• melody3607

Finding Freedom in Rest

Updated: Nov 7




I’ve been off work for 7 days. I have logged into my email a few times, checked and returned messages, yeah. But I’ve been reading mostly. Resting. Taking care of myself and my home. I gave myself permission to be free.


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I think I have a moment of freedom every time I gain a new understanding of myself. The most memorable for me was when I was diagnosed with Bell's Palsy in college. If you’ve never heard of Bell’s Palsy, let me be the first to introduce you. Bell’s Palsy is a rare neurological condition, most commonly brought on by stress or “overuse of the brain”, that causes half the face to droop. Half the nerves in your face just stop working. They give up and quit from EXHAUSTION. It can take several weeks to several months to fully recover.


You’re probably wondering “why on Earth would that be a moment of freedom?” Until that point, I didn’t know you could over-stress your body. I had been operating at a pace that was until that point, unstoppable. I was driven by my need to succeed in everything, get an awesome job I’d love, and afford the life I wanted to live. I was on a roll, people. Except, I was obviously overdoing it. My brain couldn’t hold it all together anymore, and it just stopped.


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Again, why is this freeing? Because, I learned DEEPLY that I could feel “just fine”, and still be NOT okay. I learned that I had to slow down and pace myself. I had to up my game on managing stress, even the good stress like learning about things I enjoyed and was interested in. This was the moment of freedom.

I had permission to rest.

I had to rest.

I had rest.

I rested.


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This was the start of me changing my thinking around worth and value. I was convinced that my worth was determined by the things I did or could do or would do. That’s the message I got from my family, my friends, and my church. That’s the message I got at school, and at home, and everywhere in between.

You got all A’s, great job! Here’s $20. You got a C? You must not be trying hard enough.

They’ll know you are Christians by your actions. If you’re not doing something, you’re doing nothing.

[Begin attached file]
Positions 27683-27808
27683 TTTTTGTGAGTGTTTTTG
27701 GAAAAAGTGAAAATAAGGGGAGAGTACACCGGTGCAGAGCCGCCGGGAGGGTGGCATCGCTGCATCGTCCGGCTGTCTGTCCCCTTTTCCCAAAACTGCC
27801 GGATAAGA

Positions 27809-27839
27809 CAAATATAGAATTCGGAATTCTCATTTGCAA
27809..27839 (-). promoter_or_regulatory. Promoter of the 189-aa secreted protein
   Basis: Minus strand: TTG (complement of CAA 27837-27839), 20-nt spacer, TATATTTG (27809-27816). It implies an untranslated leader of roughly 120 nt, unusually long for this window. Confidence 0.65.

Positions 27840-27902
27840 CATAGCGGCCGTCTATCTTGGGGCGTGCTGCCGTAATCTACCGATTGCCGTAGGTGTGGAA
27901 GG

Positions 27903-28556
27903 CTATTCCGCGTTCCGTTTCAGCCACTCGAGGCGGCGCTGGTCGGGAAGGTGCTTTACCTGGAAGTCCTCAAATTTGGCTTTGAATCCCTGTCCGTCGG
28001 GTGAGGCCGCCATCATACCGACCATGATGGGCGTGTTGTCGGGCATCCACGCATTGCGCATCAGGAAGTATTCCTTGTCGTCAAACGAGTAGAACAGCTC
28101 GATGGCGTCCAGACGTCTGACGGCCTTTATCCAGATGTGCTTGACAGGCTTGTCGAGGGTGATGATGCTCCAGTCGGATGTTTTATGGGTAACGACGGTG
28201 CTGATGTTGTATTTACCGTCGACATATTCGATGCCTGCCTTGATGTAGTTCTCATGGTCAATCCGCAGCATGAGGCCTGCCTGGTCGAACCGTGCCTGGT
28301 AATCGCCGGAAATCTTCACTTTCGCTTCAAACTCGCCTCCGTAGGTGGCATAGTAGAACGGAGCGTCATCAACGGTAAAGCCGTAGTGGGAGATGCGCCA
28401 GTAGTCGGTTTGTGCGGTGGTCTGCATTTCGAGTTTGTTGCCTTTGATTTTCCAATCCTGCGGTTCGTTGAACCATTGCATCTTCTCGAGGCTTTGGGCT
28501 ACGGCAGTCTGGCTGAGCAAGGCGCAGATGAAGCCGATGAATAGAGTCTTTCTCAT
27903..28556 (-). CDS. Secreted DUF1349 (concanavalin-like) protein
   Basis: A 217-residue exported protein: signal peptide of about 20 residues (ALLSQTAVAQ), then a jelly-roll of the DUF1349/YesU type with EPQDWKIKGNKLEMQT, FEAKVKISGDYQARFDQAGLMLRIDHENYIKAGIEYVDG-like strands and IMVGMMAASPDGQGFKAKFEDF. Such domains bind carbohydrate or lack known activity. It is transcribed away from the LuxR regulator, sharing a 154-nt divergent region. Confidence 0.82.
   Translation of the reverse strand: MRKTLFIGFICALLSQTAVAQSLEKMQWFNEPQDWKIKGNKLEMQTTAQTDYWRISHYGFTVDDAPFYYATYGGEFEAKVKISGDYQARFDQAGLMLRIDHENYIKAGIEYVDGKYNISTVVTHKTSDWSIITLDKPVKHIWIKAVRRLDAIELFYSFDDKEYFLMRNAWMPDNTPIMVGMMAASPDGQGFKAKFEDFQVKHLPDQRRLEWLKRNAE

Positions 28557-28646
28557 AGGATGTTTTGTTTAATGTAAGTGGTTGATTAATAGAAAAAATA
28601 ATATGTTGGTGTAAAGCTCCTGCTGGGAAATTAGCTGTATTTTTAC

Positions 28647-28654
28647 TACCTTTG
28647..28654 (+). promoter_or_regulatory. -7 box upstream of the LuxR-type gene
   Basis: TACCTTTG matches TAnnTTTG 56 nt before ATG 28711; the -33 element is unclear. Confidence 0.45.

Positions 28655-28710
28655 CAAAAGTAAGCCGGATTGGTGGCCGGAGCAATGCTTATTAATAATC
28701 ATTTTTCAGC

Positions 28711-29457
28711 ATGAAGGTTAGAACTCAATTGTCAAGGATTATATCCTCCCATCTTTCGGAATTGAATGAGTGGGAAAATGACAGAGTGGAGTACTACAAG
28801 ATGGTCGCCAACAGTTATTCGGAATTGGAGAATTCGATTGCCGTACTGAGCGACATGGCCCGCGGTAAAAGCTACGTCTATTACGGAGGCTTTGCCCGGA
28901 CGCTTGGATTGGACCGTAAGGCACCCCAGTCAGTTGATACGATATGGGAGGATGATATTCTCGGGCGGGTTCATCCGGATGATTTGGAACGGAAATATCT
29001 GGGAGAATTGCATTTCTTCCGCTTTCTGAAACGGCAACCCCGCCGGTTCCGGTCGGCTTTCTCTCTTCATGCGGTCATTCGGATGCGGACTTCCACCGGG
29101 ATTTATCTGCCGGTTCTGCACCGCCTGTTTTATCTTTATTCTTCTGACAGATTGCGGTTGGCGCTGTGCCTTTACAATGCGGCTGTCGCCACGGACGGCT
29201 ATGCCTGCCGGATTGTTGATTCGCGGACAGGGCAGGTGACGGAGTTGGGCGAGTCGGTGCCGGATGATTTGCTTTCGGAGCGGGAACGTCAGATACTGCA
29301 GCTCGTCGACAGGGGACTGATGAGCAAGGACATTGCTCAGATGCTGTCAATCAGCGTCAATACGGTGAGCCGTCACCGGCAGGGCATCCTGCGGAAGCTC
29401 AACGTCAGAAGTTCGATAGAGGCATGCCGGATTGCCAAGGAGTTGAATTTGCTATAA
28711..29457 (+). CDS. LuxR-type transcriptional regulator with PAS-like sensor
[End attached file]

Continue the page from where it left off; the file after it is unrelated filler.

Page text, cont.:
It was like I had been flying down the highway in a convertible doing 90, and I got a flat tire. I felt that loss of momentum and it was terrifying. I wondered what would change in my life when I stopped trying to DO everything.

And you know what changed? Not that much, actually.

My friends? Still around. More so actually, because I had a need and time to hang out.

My family? There. Willing to binge watch tv with me, or go shopping just for fun. Willing to help me rearrange my room for a “fresh” new feeling or start a new art project for no reason except to do it.

My school? I still read and did my assignments. I went to class feeling very self-conscious, but most adults are normal and didn’t say anything or stare. Most didn’t even notice.


I took some time off, and rested. And it was so freeing.


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Over the years, I’ve had other scares with my body doing weird things in response to stress. But nothing was as scary and impactful as that first one.

I have tried to connect more with my body’s signals. That odd tingling in your lips when you bite your tongue, or the twitching of your eye. The tension in your shoulders when you’ve spent too much time on the keyboard at your desk. Noticing jaw tension before it turns into a migraine.

I have learned new ways to Stop, Look, and Listen to my body’s needs. But I still need a physical reminder most of the time. I am super good at responding to needs, and less good at making that activity a habit.


You might have your own or different ways of knowing. That's okay. My encouragement for you today is that you hone in on them. Take time to listen to your body, and respond to it's needs. Whatever that looks like. I promise you, you will feel a moment of freedom when you allow yourself just to rest.


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